Thursday, May 1, 2014

The Wherewithal: A Novel in Verse by Philip Schultz

Rating: ★ ★ ★ ★ ☆
Obtained from: Historical Novel Review
Read: January 29, 2014

I, one Henryk Stanislaw Wyrzykowski, Head Clerk of Closed Files, a department of one, work . . . in a forgotten well of ghostly sighs This astonishing novel in verse tells the story of Henryk Wyrzykowski, a drifting, haunted young man hiding from the Vietnam War in the basement of a San Francisco welfare building and translating his mother s diaries. The diaries concern the Jedwabne massacre, an event that took place in German-occupied Poland in 1941. Wildly inventive, dark, beautiful, and unrelenting, The Wherewithal is a meditation on the nature of evil and the destruction of war.

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1968 finds Henryk Stanislaw Wyrzykowski hiding out as a clerk in the basement of a San Francisco welfare office. Secure in his clandestine sanctuary, Henryk spends his days filing paperwork and translating his mother’s diaries while dodging Uncle Sam and the horrors of service in Vietnam. What unfolds is an increasingly disordered and bizarrely attractive illustration of personal delirium and the human condition.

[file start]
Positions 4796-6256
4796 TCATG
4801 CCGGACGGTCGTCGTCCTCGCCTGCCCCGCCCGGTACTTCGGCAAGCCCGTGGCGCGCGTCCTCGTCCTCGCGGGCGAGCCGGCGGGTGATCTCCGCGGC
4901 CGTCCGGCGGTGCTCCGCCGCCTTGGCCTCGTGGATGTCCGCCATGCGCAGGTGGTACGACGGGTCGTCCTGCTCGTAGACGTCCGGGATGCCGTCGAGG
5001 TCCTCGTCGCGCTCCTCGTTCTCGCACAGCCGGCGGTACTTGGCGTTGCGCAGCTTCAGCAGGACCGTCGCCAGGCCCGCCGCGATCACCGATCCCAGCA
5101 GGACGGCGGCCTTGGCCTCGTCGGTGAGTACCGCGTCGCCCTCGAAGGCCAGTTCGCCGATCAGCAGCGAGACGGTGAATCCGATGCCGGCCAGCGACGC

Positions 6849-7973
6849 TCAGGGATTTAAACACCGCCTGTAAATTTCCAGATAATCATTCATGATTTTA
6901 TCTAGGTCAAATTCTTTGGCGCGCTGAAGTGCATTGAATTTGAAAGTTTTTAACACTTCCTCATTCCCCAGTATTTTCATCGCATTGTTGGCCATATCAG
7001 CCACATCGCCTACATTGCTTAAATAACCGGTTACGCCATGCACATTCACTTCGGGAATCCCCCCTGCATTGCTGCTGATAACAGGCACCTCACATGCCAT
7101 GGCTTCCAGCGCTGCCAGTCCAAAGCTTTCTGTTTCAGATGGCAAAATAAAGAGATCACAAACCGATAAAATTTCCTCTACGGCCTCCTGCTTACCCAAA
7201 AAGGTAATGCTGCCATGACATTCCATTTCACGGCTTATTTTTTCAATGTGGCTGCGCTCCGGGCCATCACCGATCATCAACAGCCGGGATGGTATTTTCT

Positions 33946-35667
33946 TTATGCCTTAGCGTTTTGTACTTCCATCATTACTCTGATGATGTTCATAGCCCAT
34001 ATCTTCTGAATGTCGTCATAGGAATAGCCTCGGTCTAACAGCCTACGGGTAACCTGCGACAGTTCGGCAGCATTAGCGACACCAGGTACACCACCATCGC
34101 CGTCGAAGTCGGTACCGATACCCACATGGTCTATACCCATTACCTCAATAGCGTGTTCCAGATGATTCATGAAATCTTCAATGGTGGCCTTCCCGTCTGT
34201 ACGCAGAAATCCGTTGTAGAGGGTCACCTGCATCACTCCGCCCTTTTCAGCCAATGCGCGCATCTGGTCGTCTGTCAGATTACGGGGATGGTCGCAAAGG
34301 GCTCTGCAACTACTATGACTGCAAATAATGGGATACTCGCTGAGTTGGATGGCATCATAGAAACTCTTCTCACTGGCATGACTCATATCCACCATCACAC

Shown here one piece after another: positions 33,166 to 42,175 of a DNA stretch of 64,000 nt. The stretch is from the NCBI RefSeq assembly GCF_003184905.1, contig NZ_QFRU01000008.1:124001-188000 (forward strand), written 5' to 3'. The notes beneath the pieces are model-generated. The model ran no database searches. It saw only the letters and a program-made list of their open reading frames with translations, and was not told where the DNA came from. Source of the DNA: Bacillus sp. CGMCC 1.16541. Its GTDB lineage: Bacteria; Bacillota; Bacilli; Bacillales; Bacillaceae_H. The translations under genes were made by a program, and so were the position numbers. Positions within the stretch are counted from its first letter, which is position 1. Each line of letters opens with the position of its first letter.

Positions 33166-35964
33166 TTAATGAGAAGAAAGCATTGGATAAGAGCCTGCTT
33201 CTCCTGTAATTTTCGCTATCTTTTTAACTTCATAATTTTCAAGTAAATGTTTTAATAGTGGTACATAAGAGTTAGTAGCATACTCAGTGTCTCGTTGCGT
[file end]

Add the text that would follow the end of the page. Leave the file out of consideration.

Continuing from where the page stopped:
The parallel story lines - the mental deterioration Henryk suffers in his solitary existence and that recognized in his mother’s memories of the Jedwabne pogrom – struck me in a way that is difficult to describe. The delusions these characters construct within the confines of their minds are powerful and somewhat disturbing, but they take on an almost hallucinogenic quality, offered as they are in Schultz’s disordered and haunting prose. 

A deliciously dark commentary, The Wherewithal is an extraordinary allegory that deftly elucidates the nature of evil, the impact of war, the power of the human mind and the unsettling idea that we are each our own devil and we make this world our hell.

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The unspeakable things we do, the vicious lies we tell ourselves and others, the innocence we beat to death with and without shame, is always there in the smallest gestures of our eyes and hands and tongues. There the only wealth and meaning we possess, the fragile filament of our humanity, which perhaps is what we envy and suspect and fear and want to kill in others. 
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